Novelist Carl Hiaassen on Sarah Palin
Posted on Sun, Sep. 28, 2008
If Palin were a male candidate . . .
By CARL HIAASEN
The vice presidential debate is set for next Thursday, and millions of voters will be watching to see if moderator Gwen Ifill of PBS behaves herself.
Most journalists are still getting accustomed to the Sarah Rules, as established and enforced by John McCain's campaign team. The most important is Sarah Rule No. 1: Don't treat Gov. Palin like a male candidate, or you'll be accused of character assassination.
Maybe this is why McCain has kept Palin sequestered from the press -- not because he's terrified she'll pull a Dan Quayle and say something goofy (as she did to Katie Couric), but because he gallantly wants to protect her from all the chauvinist meanies who would ask impertinent questions.
Likewise, the same right-wing gasbags who've trashed Hillary Clinton for 16 years have morphed into sensitive souls when it comes to their own hockey-mom candidate. Each unsettling news revelation about Palin is automatically decried as a sexist smear.
If Palin were a male candidate, Democrat or Republican, she'd be taking heat for ducking reporters when the election is only five weeks away. Yet, except for a few grumps, the media have reluctantly accepted the Sarah snub as the new order of things.
In the big debate it will be interesting to see if the rules are followed, or broken.
If Palin were a male candidate, for example, she would again be asked (as Charles Gibson did) why she took credit for killing Alaska's notorious Bridge to Nowhere, when in fact she supported the $223 million boondoggle until Congress turned against it.
If Palin were a male candidate, she might also be encouraged to discuss why she chose a high-school pal to head Alaska's Division of Agriculture at a $95,000 salary. Among her flimsy qualifications, the woman, a former real-estate agent, claimed an affection of cows.
If Palin were a male candidate, she'd be asked why she put another childhood friend in charge of a money-losing, state-subsidized creamery that was supposed to shut down until Palin reversed the decision. As The Wall Street Journal reported, the doomed dairy cost Alaskans more than $800,000 in additional losses before it was finally closed.
Explain $17,000 `per diem'
In fact, during her short stint as governor, Palin has appointed several school buddies to well-paying state posts. Her legislative director was in the same junior-high band with Palin. Another old classmate was operating a Mailboxes, Etc. franchise when the governor appointed him head of the state's economic development office.
If Palin were a male candidate who claimed to be a crusading, cost-cutting reformer, she'd be asked what made her any better than other politicians who hand out fat government jobs to cronies.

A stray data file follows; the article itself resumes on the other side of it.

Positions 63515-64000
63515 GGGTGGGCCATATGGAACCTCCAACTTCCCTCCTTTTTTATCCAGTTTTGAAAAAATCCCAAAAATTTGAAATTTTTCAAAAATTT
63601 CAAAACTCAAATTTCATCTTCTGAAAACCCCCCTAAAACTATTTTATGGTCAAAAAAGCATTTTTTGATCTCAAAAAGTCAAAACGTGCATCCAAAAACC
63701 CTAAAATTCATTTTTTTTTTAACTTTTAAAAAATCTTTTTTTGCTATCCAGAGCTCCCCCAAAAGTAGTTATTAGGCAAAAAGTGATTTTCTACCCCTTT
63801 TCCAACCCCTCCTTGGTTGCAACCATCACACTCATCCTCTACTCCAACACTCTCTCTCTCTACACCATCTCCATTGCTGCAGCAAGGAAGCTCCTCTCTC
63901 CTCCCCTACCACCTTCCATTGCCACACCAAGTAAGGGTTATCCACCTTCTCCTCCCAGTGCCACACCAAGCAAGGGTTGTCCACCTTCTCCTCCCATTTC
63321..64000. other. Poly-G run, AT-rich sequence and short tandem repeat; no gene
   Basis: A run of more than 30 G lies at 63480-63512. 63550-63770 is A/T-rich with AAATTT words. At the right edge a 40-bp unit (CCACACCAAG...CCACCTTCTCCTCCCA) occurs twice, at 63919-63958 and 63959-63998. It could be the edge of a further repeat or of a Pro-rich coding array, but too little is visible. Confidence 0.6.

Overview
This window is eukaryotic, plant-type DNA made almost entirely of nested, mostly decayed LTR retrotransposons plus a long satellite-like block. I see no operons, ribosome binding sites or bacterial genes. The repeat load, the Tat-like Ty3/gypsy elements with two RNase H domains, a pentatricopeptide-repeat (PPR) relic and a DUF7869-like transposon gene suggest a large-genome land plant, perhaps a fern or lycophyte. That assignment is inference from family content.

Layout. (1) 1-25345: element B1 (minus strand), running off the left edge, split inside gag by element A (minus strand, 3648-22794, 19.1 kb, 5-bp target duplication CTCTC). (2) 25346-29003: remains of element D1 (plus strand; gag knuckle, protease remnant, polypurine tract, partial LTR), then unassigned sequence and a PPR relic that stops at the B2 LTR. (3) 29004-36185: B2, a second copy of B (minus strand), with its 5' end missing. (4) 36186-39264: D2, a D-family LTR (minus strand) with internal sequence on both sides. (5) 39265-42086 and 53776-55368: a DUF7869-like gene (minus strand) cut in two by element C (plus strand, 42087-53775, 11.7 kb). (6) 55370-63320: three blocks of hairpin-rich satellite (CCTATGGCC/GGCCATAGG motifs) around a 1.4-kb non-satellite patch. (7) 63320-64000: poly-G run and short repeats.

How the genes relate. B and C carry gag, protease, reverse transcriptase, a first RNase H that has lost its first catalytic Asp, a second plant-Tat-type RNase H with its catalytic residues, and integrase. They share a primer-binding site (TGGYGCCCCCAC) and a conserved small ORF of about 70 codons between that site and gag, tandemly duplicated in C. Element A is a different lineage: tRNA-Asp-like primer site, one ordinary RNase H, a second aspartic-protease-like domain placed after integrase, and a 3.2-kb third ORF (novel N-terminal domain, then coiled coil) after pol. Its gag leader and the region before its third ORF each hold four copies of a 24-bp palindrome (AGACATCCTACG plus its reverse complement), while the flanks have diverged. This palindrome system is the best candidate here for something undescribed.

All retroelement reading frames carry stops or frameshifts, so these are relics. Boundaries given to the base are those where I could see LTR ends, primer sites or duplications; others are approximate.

Maybe if she were a male candidate, she'd be pressed to explain why she billed the state more than $17,000 as ''per diem'' expenses -- for 312 nights she spent at her own home.
Palin's staff told The Washington Post that the governor is entitled to such payments under Alaskan law, but a male candidate would be quickly reminded that even members of Congress don't receive a per diem allowance for routine home visits.
A male candidate would be asked how he could promote himself as a ''maverick'' while dunning taxpayers on his expense accounts.
If Palin were a man, she'd be questioned closely about her professed aversion to pork-barrel government spending, since she has happily pledged $500 million of her state's money toward a 1,715-mile natural gas pipeline.
Speaking about that as-yet unbuilt project, Palin got on stage at the Wasilla Assembly of God and told churchgoers: ''God's will has to be done in unifying people and companies in getting that gas line built, so pray for that.'' As you might imagine, this is a popular clip on YouTube.
A male candidate would be ridiculed -- no, make that crucified -- for suggesting that the Lord has taken a personal interest in natural-gas extraction. Luckily for Palin, the Sarah Rules censure such commentary as anti-religious.
Imagine if her Democratic opponent, Sen. Joe Biden, had been videotaped while being solemnly blessed against ''every form of witchcraft.'' The Republicans would jump on it, running blistering ads to portray Biden as a whack job unfit for the vice presidency.
Wondrously, though, Palin has yet to face any questions about her weird anti-witch inoculation at the hands of one Pastor Thomas Muthee in 2005. It's sort of creepy to watch, but who knows -- maybe this stuff really works for future vice presidents. Maybe Spiro Agnew should have tried it.
Once upon a time, any person who sought the second-highest office in the land could expect to be grilled almost as unsparingly as a presidential candidate. Biden himself has been slammed during campaign interviews, not always unfairly.
Yet the Sarah Rules allow everyone to explain Palin's words and past actions except Palin herself.
If she were a man, they wouldn't be praising her for being a hockey dad. They'd be calling her a lightweight who shouldn't be a hundred heartbeats from the Oval Office, much less one.